Have you replied to the letter raised in Parliament by Mike Gapes MP, from Shaun Malcolm, the opposition leader in the Turks and Caicos Islands, concerning Lord Ashcroft? If so, were you able to offer him the reassurances he was seeking?


    Have you had any further contact with Belize PM, Dean Barrow, since he warned against appointing Lord Ashcroft in any governmental role last November? Does the Belize government still feel it is in a ‘state of war’ with Lord Ashcroft?


  • Anthony Aloysius St 4th Mar '10 - 9:20pm

    “The Electoral Commission summary of its Bearwood Corporate Services investigation confirms what most of us suspected”

    Hadn’t your suspicions already been confirmed by the Electoral Commission’s investigation of 5th Avenue Partners?

  • Apart from the apparent naivety of Hague and Cameron in thinking that Ashcroft was innocent and had been hiding nothing – apparently didn’t ask…. I am only more amazed at the strangely convoluted and hypocritical comments here from AAS, W, AAR etc who seem to think that somehow two supposed wrongs elsewhere somehow make it all okay for Lord Cashcroft to try and buy this election…

    It is essentially bad for British politics that we haven’t sorted funding of political parties or reformed MPs expenses and pay. Its bad for the process and sets a bad example for young people or whatever political hue. It is demeaning and undermining the whole democratic process and has to be condemned.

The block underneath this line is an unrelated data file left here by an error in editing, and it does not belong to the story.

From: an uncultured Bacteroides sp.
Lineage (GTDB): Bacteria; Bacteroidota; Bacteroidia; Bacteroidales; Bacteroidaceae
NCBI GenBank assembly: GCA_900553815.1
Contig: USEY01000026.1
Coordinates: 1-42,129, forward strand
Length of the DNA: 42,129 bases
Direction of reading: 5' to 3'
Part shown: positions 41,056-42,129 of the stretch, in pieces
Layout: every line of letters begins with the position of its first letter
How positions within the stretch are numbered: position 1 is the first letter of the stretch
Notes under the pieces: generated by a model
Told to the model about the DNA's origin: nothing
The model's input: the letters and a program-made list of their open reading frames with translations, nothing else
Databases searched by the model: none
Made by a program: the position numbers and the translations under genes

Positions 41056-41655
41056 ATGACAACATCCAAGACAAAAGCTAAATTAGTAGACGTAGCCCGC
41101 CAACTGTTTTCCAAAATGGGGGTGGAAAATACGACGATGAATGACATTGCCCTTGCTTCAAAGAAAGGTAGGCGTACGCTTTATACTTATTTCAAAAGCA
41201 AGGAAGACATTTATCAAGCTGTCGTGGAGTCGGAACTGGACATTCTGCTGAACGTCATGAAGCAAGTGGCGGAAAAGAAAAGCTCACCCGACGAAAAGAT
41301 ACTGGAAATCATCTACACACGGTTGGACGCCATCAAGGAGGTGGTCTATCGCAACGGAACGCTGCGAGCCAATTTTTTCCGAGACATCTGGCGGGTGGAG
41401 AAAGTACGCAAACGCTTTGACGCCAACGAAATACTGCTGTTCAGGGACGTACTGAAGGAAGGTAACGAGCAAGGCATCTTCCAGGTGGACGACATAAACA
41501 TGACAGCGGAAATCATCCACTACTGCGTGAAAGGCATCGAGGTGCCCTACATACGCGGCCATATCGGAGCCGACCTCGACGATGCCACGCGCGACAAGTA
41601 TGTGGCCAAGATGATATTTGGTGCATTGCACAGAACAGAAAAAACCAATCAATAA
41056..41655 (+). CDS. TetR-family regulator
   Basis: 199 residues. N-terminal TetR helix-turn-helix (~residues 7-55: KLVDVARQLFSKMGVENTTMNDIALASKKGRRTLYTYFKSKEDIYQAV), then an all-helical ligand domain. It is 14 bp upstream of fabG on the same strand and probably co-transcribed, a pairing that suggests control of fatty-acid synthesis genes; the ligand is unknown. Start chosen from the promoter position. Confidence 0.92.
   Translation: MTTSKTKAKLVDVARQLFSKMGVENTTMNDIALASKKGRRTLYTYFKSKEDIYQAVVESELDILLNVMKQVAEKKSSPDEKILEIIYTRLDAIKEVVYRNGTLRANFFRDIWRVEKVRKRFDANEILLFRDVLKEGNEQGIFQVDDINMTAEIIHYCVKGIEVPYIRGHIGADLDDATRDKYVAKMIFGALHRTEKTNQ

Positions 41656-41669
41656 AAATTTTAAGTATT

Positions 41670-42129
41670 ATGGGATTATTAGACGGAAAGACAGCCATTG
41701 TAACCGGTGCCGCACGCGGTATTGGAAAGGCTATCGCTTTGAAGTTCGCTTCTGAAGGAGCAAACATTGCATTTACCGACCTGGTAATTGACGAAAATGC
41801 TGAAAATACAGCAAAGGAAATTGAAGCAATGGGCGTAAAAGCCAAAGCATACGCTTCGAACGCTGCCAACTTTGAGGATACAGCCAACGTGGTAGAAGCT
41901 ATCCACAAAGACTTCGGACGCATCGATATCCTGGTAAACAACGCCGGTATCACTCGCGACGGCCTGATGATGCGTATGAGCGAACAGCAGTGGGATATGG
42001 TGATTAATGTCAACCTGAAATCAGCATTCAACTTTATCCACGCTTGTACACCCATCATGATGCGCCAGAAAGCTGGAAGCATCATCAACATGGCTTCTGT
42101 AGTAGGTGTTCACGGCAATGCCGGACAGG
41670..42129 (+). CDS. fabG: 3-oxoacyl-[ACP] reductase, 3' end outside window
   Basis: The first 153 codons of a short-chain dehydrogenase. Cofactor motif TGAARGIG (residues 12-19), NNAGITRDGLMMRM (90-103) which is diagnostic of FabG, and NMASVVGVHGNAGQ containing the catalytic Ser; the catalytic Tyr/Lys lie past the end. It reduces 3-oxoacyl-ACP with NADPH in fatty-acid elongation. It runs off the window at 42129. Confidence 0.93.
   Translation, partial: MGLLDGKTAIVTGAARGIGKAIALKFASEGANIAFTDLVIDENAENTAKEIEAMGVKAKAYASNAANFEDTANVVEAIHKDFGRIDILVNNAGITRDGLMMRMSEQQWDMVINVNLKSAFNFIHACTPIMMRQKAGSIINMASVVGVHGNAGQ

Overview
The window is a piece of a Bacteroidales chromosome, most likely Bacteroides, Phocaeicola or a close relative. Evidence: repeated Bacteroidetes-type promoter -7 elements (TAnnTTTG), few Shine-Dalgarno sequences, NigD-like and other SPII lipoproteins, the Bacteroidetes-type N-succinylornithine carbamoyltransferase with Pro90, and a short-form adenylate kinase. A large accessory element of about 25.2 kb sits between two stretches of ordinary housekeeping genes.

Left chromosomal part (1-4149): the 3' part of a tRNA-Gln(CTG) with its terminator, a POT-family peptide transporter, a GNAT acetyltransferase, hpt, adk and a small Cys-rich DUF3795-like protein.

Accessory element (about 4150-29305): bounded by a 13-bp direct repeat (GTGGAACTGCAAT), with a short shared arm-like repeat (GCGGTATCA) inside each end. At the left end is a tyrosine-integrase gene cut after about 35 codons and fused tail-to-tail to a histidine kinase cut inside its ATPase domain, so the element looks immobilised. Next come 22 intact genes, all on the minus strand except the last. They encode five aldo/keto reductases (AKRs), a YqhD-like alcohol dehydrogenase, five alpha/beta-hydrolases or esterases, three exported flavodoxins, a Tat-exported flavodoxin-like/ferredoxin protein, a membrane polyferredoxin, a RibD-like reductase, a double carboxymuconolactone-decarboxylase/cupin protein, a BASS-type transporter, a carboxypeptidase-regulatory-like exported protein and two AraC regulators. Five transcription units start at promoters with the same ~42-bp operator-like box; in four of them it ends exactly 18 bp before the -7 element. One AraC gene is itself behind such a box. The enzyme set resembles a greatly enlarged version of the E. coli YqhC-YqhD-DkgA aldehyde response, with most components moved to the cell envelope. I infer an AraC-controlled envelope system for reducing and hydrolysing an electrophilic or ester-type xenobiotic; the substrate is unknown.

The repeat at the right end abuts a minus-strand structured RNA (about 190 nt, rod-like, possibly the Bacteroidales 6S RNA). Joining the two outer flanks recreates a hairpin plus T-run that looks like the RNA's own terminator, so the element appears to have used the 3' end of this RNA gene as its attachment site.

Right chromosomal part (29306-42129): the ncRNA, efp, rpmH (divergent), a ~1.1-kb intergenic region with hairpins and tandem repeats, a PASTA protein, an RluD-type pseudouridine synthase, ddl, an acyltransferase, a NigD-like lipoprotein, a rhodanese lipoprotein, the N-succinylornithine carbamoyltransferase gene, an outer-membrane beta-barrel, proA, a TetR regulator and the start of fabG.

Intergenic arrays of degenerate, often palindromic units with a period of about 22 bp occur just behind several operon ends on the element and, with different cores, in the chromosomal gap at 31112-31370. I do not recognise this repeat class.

What really angers me is the cant from Tories who try this, tarring others, approach when they are conniving at corruption of the process in the belief that the end somehow justifies their means. They are morally bankrupt.

    Just how far off kilter Cashcroft is, is revealed in the comment that he’ll pay taxes here IF THE TORIES WIN!!!! How insulting – he shouldn’t be allowed to further issue such blackmail – its contemptible! Pay up or be damned!! No representation without taxation.

  • In response to Ali Ali Rimmer

    I don’t think that the Lib Dems will be handing £2 million over to Michael Brown or playing Solomon with those who have claims against Michael Brown. If you know Michael Brown’s current whereabouts then I suggest that you contact the relevant authorities without delay.

    If you were to have asked me if I think the Lib Dems should have had anything to do with Michael Brown or accepted a donation from him my answer would have been an emphatic ‘no’. I am pretty certain that my opinion is shared by many other Liberal Democrats. I am also confident that many Conservative and Labour party members share my disgust at the way in which UK politics is funded.